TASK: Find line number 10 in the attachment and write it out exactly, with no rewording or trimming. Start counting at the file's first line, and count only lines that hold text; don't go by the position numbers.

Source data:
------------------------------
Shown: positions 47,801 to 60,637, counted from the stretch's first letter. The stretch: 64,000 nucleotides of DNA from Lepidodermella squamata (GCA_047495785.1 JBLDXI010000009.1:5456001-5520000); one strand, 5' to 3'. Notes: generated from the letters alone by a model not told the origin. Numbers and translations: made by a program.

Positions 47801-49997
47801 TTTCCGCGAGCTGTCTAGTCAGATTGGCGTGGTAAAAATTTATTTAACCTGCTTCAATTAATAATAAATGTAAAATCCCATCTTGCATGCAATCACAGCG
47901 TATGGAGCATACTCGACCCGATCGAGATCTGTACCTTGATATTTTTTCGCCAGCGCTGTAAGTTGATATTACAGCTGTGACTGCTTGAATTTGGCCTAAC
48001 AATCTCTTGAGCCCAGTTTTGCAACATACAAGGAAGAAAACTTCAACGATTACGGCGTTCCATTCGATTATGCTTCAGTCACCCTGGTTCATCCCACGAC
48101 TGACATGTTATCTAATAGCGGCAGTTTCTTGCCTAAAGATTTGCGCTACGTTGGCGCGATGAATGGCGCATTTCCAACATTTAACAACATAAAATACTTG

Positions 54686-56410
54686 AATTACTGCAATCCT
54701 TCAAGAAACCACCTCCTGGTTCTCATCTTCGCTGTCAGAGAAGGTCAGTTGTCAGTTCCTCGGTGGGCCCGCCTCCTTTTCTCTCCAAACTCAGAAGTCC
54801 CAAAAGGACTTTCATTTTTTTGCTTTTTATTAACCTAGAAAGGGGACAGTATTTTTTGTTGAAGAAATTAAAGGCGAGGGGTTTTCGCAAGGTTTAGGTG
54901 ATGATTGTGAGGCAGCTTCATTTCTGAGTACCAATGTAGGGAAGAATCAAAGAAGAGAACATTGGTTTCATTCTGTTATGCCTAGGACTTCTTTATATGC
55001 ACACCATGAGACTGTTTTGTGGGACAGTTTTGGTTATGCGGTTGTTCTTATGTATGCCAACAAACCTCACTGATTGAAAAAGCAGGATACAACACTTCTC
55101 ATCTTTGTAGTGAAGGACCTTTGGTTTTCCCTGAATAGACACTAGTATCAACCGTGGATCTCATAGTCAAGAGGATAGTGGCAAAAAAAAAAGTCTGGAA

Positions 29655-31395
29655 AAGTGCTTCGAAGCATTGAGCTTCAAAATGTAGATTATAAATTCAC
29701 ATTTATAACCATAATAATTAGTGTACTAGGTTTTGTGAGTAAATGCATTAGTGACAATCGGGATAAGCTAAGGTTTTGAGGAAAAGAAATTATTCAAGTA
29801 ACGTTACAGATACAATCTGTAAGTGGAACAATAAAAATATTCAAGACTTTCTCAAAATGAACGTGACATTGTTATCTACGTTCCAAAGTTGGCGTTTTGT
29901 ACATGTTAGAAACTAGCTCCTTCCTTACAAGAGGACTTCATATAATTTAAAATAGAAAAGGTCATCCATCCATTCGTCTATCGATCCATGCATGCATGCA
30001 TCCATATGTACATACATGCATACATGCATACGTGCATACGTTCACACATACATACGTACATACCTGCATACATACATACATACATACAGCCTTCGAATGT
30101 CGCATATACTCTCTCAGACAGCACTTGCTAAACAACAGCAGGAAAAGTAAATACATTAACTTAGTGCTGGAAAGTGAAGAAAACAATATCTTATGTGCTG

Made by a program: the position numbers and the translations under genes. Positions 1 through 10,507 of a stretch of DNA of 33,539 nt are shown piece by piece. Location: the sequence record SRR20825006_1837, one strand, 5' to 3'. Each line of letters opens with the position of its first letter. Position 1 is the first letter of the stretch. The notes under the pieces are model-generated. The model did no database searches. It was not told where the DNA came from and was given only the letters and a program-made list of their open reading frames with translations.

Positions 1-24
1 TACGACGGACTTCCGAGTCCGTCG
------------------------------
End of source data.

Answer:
54801 CAAAAGGACTTTCATTTTTTTGCTTTTTATTAACCTAGAAAGGGGACAGTATTTTTTGTTGAAGAAATTAAAGGCGAGGGGTTTTCGCAAGGTTTAGGTG